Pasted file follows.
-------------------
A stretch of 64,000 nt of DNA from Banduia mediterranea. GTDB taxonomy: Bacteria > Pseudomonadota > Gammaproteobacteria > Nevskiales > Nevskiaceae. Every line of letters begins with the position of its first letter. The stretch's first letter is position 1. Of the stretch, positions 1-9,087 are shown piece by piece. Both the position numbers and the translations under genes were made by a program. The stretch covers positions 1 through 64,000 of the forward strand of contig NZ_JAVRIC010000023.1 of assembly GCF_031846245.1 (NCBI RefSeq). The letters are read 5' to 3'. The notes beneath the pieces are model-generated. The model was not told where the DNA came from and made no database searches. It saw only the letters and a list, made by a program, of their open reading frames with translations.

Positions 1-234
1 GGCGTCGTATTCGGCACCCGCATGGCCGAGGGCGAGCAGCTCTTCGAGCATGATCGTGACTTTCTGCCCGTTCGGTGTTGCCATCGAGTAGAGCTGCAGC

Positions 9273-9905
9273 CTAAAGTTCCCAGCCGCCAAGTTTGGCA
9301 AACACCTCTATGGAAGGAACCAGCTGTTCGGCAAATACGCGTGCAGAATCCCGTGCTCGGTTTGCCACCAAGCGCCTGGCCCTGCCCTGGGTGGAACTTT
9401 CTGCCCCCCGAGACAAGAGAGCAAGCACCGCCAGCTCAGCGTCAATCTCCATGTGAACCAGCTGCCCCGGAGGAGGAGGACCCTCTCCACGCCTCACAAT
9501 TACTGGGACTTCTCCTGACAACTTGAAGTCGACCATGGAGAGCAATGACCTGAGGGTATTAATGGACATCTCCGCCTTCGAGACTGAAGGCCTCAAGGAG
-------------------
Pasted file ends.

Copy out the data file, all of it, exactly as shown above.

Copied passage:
A stretch of 64,000 nt of DNA from Banduia mediterranea. GTDB taxonomy: Bacteria > Pseudomonadota > Gammaproteobacteria > Nevskiales > Nevskiaceae. Every line of letters begins with the position of its first letter. The stretch's first letter is position 1. Of the stretch, positions 1-9,087 are shown piece by piece. Both the position numbers and the translations under genes were made by a program. The stretch covers positions 1 through 64,000 of the forward strand of contig NZ_JAVRIC010000023.1 of assembly GCF_031846245.1 (NCBI RefSeq). The letters are read 5' to 3'. The notes beneath the pieces are model-generated. The model was not told where the DNA came from and made no database searches. It saw only the letters and a list, made by a program, of their open reading frames with translations.

Positions 1-234
1 GGCGTCGTATTCGGCACCCGCATGGCCGAGGGCGAGCAGCTCTTCGAGCATGATCGTGACTTTCTGCCCGTTCGGTGTTGCCATCGAGTAGAGCTGCAGC

Positions 9273-9905
9273 CTAAAGTTCCCAGCCGCCAAGTTTGGCA
9301 AACACCTCTATGGAAGGAACCAGCTGTTCGGCAAATACGCGTGCAGAATCCCGTGCTCGGTTTGCCACCAAGCGCCTGGCCCTGCCCTGGGTGGAACTTT
9401 CTGCCCCCCGAGACAAGAGAGCAAGCACCGCCAGCTCAGCGTCAATCTCCATGTGAACCAGCTGCCCCGGAGGAGGAGGACCCTCTCCACGCCTCACAAT
9501 TACTGGGACTTCTCCTGACAACTTGAAGTCGACCATGGAGAGCAATGACCTGAGGGTATTAATGGACATCTCCGCCTTCGAGACTGAAGGCCTCAAGGAG